“4. The Provisional Government of Israel would be ready to accept the provisions concerning Economic Union as formulated in the Assembly’s resolution if all their basic premises were to materialize. This is not, however, the eventuality envisaged in your suggestions. The partner State whom the Israelis are invited to join in a Union is both in its political identity and in its geographical dimensions wholly different from the Arab State provided for in the resolution. Jewish consent to Economic Union in the context of the resolution cannot therefore be binding in the new situation. It must now be left to the free and unfettered discretion of the Government of Israel in the exercise of its sovereign rights to determine what arrangements should govern Israel’s relations with her neighbor or neighbors in the field of economic co-operation.
“5. The Provisional Government of Israel must be particularly emphatic in its opposition to any infringement of Israel’s independence and sovereignty as regards her immigration policy. Complete and unqualified freedom to determine the size and composition of Jewish immigration was the very essence of the Jewish claim to statehood. Recognition of the moral validity and the practical urgency of that claim in connection with the issue of immigration lay at the roots of its acceptance by the international world. There can be no question of any Israeli Government accepting the slightest derogation in favor of any joint or international body from Israel’s sovereignty as regards control of her immigration policy.
“6. The Provisional Government of Israel was deeply wounded by your suggestion concerning the future of the City of Jerusalem, which it regards as disastrous. The idea that the relegation of Jerusalem to Arab rule might form part of a peaceful settlement could be conceived only in utter disregard of history and of the fundamental facts of the problem which are:
“a) The association of Judaism with the Holy City;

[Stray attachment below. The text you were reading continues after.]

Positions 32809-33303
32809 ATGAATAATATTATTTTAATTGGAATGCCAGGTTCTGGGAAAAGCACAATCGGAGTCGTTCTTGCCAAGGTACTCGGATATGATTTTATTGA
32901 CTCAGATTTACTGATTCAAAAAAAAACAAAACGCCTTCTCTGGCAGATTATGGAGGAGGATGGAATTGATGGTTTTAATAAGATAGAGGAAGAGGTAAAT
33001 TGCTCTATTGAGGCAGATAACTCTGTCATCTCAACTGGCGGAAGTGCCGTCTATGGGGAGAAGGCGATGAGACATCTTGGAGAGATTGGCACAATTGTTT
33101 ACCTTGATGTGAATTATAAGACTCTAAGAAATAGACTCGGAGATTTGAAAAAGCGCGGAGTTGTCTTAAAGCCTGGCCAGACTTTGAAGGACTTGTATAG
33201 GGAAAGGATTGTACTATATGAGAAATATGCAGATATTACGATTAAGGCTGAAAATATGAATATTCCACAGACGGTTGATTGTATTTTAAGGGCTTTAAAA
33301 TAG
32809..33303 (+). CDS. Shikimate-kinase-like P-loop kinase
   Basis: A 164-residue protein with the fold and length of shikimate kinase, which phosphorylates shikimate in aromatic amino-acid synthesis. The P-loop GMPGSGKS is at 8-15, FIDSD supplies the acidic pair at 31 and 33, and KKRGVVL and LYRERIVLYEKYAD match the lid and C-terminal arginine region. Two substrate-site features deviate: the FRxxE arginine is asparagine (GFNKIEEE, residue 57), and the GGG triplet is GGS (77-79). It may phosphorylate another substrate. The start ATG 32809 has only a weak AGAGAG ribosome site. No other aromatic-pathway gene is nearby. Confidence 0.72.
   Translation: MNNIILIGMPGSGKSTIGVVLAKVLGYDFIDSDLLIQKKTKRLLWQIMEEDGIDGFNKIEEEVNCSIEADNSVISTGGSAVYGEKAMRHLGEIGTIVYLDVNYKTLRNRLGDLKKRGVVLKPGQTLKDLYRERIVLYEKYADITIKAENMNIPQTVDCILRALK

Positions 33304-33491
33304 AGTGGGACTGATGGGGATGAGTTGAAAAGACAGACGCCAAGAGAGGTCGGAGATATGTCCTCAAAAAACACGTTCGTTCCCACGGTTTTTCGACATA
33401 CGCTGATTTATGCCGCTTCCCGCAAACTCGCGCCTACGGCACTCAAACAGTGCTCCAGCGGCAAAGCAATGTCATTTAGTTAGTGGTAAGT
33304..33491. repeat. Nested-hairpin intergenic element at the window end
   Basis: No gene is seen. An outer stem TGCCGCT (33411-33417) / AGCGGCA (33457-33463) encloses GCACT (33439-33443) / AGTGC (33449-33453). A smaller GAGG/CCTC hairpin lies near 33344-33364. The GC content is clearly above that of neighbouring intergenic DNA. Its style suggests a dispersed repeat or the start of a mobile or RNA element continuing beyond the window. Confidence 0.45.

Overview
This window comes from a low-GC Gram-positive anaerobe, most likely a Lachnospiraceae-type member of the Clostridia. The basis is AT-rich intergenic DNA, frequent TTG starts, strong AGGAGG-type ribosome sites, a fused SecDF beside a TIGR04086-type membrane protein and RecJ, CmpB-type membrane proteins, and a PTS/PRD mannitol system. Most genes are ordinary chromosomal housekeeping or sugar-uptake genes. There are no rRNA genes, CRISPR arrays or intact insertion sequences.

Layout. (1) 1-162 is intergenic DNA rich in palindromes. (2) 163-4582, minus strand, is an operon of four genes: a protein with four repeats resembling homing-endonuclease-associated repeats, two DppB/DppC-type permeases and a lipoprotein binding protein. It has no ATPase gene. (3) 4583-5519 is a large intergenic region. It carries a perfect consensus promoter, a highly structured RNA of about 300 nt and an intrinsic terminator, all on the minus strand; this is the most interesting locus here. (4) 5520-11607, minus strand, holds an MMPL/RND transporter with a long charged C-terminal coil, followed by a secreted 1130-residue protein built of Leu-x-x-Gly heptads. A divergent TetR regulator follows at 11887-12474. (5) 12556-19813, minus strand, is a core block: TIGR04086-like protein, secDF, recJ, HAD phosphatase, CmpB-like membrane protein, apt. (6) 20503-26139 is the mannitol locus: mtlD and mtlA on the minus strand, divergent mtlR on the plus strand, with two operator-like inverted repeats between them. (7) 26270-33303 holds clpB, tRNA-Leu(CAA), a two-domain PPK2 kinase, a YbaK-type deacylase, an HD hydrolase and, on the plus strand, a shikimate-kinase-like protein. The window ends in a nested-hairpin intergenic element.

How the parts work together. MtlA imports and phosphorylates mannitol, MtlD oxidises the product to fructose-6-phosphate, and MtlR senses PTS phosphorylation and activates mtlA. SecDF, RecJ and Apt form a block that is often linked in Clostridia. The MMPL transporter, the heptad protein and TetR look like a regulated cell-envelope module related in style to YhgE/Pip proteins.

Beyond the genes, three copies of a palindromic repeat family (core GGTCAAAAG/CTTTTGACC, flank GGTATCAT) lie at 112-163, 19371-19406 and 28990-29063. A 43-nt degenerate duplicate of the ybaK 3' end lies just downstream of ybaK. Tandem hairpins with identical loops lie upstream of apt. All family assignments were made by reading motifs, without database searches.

“b) The unique place occupied by Jerusalem in Jewish history and present-day Jewish life;
“c) Jewish inhabitants constituted a two-thirds majority in the City before the commencement of Arab aggression, and this proportion has greatly increased since then as a result of Arab evacuation;
“d) The whole of Jerusalem with only a few minor exceptions is now in Jewish hands;
“e) And not least, the fact that after an exhaustive study of the problem and as a result of the overwhelming concencensus of Christian opinion in its midst, the General Assembly resolved that Jerusalem be placed under an international regime.
“The Provisional Government of Israel must make it clear that the Jewish people in the State of Israel and the Jews of Jerusalem will never acquiesce in the imposition of Arab domination over Jerusalem, no matter what formal municipal autonomy was what right of access to Holy Places the Jews of Jerusalem might be allowed to enjoy. They will resist any such imposition with all the force at their command. The Provisional Government of Israel regrets having to say that your startling suggestion regarding Jerusalem, by encouraging false Arab hopes and wounding Jewish feelings, is likely to achieve the reverse of the pacifying effect which you undoubtedly had in mind.
“7. The Provisional Government of Israel does not find it necessary at this stage to comment upon the other points raised in your suggestions as it hopes that examination of its present ovservations on the major aspects of the scheme for a settlement tentatively outlined by you may cause you to reconsider your whole approach to the problem.”